Jacqueline Kennedy Onassis was a mournful widow after President John F. Kennedy’s assassination, but later in her life she was also playful and had crushes on famous men — including Alec Baldwin, despite being 28 years his senior.
All of this is recounted in James Hart’s new memoir, Lucky Jim, which was released Tuesday. In the book, Hart reveals that he and then-wife Carly Simon had a long-standing friendship with Onassis in which she shared these two sides of herself.
“‘Not long ago, someone told me about an African tribe that beat their drums and scream in anger for a whole day and night when somebody dies,'” Hart recalls Onassis saying to him. “‘I was so angry about Jack, but I didn’t know what to do about it.'”
A 2003 biography, The Kennedys: America’s Emerald Kings, revealed that Onassis talked to her priest, Father Richard McSorley, about committing suicide after JFK’s death. McSorley told author Thomas Maier about a conversation in which Jackie asked him “if God would separate her from her husband if she killed herself.”
From Hart’s perspective, Onassis was “laden in history,” so her friendship with his wife at the time, singer Carly Simon, was a much-needed comfort.
In a 1995 Vanity Fair profile on Onassis, Simon is described as one of the former first lady’s “kindred spirits.”
“[Onassis] loved [her friends] because they were free spirits, unguarded and spontaneous—what she couldn’t be,” said an observer to Vanity Fair.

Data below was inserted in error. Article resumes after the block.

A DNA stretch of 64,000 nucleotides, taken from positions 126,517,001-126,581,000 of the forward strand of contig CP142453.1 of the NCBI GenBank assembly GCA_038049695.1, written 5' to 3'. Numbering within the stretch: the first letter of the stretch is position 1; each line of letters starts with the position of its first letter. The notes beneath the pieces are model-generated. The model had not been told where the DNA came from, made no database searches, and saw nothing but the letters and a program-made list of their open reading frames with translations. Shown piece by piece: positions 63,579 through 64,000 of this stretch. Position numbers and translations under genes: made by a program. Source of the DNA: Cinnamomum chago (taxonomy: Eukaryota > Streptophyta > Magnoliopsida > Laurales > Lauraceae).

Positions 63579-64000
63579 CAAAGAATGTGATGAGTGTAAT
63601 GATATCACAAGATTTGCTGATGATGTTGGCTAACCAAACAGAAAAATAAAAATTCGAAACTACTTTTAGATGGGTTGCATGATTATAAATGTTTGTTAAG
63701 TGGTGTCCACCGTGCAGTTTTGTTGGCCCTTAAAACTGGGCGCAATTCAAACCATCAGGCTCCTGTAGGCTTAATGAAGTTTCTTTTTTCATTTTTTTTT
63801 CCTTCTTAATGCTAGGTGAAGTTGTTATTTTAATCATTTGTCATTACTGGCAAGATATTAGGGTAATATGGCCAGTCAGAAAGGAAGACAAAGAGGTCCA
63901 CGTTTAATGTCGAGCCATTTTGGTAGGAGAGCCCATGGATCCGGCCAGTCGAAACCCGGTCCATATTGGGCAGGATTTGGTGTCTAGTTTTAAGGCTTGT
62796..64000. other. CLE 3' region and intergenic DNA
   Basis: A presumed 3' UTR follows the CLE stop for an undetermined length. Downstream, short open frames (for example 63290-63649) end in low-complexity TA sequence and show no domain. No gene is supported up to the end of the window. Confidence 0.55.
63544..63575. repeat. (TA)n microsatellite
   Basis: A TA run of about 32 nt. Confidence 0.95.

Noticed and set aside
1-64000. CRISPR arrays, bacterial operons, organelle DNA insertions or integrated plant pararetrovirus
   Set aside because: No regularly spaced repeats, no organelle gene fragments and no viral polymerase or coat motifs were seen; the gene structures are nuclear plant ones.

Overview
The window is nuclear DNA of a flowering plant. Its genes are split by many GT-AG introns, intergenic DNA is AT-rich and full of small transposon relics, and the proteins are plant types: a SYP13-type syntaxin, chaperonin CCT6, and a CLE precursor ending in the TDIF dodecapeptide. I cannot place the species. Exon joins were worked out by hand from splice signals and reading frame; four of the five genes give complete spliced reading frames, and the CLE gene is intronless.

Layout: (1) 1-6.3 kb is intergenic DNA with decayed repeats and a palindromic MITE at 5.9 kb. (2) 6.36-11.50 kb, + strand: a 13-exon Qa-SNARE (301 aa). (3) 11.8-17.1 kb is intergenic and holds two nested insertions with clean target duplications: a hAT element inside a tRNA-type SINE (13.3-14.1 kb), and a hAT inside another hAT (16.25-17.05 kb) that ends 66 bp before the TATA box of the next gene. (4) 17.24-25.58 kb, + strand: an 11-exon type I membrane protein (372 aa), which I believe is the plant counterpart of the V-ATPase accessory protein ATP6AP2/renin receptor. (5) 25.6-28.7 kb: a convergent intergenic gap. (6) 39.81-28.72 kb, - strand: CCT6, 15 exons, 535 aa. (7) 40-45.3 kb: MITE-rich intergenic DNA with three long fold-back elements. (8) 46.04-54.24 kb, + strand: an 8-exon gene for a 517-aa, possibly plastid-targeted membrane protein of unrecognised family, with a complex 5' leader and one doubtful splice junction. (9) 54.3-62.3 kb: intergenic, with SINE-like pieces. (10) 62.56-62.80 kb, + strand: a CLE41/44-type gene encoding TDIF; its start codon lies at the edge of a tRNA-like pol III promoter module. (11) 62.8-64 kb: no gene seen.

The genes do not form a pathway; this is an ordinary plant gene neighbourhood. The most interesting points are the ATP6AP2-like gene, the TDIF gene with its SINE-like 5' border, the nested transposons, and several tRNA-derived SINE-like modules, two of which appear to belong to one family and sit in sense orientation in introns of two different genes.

According to Lucky Jim, early on in their friendship Onassis was visiting the couple when Simon asked her: “‘So, who would you say is the sexiest man you’ve ever been with?'”
“Jackie answered without hesitation,” Hart writes. “She answered as though she had been eager to tell someone for a long time just so she could share the thrill of the surprising nature of her answer. Her face broke into a large smile, and her breathy voice filled with delight as she answered.”
Hart writes that Onassis also asked him for his opinions on men. One night she called specifically because she knew Hart was a “good friend” of Alec Baldwin.
“‘Well, do you think Alec could be my date for the theatre on my birthday?'” Hart recalls her asking. (Onassis was turning 62 at the time. Baldwin was 33.)
“I was surprised by the openness of the request, but I acted as though there was nothing unusual about it,” Hart writes. “Alec was most shocked of all, but there wasn’t a moment’s hesitation, even though he had just met Kim Basinger.”
Hart called Baldwin to relay the request, and Baldwin responded: “‘I’m there.'”
“‘You sure?'” Hart asked.
Baldwin’s response was definite: “‘Are you kidding? Jackie Kennedy wants to go on a date? Of course.'”
Not only did Hart assist with Onassis’ romantic life, he also taught her how to dance one night at a vineyard.
“The beat had taken her, and she had let go,” he writes. “As I caught her eyes, she smiled and then shook her head, and in her deep, breathy whisper, she said, ‘I’ve never done this before.'”
Lucky Jim is on stands now.